> >>>>>
> >>>>> OK long rant sorry still jet lagged
> >>>>> Because of lack of market
> >>>>
> >>>> Susan Albrecht
> >>>> Acquisitions Coordinator
> >>>> Wabash College Lilly Library
> >>>> Crawfordsville, IN
> >>>> x6216
> >>>> albrechs@wabash.edu
> >>>>
> >>>> ************************************************************************
> >>>> *********
> >>>> "If you choose not to decide, you still have made a choice."--Neil Peart
> >>>> ************************************************************************
> >>>> *********
> >>>>
> >>>>
> >>>> _______________________________________________
> >>>> Videolib mailing list
> >>>> Videolib@library.berkeley.edu
> >>>> http://www.lib.berkeley.edu/mailman/listinfo/videolib
> >>>>
> >>>> _______________________________________________
> >>>> Videolib mailing list
> >>>> Videolib@library.berkeley.edu
> >>>> http://www.lib.berkeley.edu/mailman/listinfo/videolib
> >>>
> >>> Gary Handman
> >>> Director
> >>> Media Resources Center
> >>> Moffitt Library
> >>> UC Berkeley
> >>> ghandman@library.berkeley.edu
> >>> http://www.lib.berkeley.edu/MRC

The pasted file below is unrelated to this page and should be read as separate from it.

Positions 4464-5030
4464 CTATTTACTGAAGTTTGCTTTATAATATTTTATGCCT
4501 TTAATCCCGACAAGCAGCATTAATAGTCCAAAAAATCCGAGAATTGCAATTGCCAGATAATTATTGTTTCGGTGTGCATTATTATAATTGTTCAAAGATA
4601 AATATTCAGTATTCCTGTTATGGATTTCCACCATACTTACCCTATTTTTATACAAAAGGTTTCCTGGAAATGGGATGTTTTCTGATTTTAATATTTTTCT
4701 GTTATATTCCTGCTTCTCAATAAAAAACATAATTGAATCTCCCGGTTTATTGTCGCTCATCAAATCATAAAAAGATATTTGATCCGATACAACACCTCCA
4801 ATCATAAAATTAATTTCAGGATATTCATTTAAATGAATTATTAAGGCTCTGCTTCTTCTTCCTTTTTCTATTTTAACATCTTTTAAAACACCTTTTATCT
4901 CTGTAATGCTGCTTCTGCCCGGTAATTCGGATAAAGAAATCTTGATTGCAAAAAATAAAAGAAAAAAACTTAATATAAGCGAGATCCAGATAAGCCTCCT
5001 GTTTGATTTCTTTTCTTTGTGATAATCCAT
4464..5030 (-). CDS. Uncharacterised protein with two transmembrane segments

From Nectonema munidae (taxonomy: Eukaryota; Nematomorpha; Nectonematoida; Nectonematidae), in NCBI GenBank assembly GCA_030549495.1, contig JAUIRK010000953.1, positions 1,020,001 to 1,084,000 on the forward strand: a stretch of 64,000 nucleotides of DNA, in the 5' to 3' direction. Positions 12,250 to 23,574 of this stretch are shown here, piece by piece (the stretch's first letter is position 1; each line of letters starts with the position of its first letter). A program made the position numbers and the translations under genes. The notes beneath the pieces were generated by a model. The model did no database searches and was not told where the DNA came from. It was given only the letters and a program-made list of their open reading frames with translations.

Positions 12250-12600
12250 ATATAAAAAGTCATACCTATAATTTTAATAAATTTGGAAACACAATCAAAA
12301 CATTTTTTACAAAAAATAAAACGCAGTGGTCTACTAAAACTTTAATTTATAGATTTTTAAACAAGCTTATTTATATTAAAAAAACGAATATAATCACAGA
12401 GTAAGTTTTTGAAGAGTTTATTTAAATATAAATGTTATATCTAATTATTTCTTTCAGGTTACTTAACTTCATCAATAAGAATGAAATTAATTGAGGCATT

> >>>
> >>> *****
> >>>
> >>> "In societies where modern conditions of production prevail,
> >>> all of life presents itself as an immense accumulation of
> >>> spectacles."
> >>> --Guy Debord
> >>>
> >>>
> >>> _______________________________________________
> >>> Videolib mailing list
> >>> Videolib@library.berkeley.edu
> >>> http://www.lib.berkeley.edu/mailman/listinfo/videolib
> >>
> >>
> >>
> >> Proud Resident of a BLUE STATE
> >>
> >> Jessica Rosner
> >> Kino International
> >> 333 W 39th St. 503
> >> NY NY 10018
> >> jrosner@kino.com
> >> 212-629-6880
> >>
> >>
> >> _______________________________________________
> >> Videolib mailing list
> >> Videolib@library.berkeley.edu
> >> http://www.lib.berkeley.edu/mailman/listinfo/videolib
> >
> > Gary Handman
> > Director
> > Media Resources Center
> > Moffitt Library
> > UC Berkeley
> > ghandman@library.berkeley.edu
> > http://www.lib.berkeley.edu/MRC
> >
> > *****
> >
> > "In societies where modern conditions of production prevail,
> > all of life presents itself as an immense accumulation of
> > spectacles."
> > --Guy Debord
> >
> >
> > _______________________________________________
> > Videolib mailing list
> > Videolib@library.berkeley.edu
> > http://www.lib.berkeley.edu/mailman/listinfo/videolib
>
>
>
>Proud Resident of a BLUE STATE
>
>Jessica Rosner
>Kino International
>333 W 39th St. 503
>NY NY 10018
>jrosner@kino.com
>212-629-6880
>
>
>_______________________________________________
>Videolib mailing list
>Videolib@library.berkeley.edu
>http://www.lib.berkeley.edu/mailman/listinfo/videolib

Gary Handman
Director
Media Resources Center
Moffitt Library
UC Berkeley
ghandman@library.berkeley.edu
http://www.lib.berkeley.edu/MRC

*****

"In societies where modern conditions of production prevail,
all of life presents itself as an immense accumulation of
spectacles."
--Guy Debord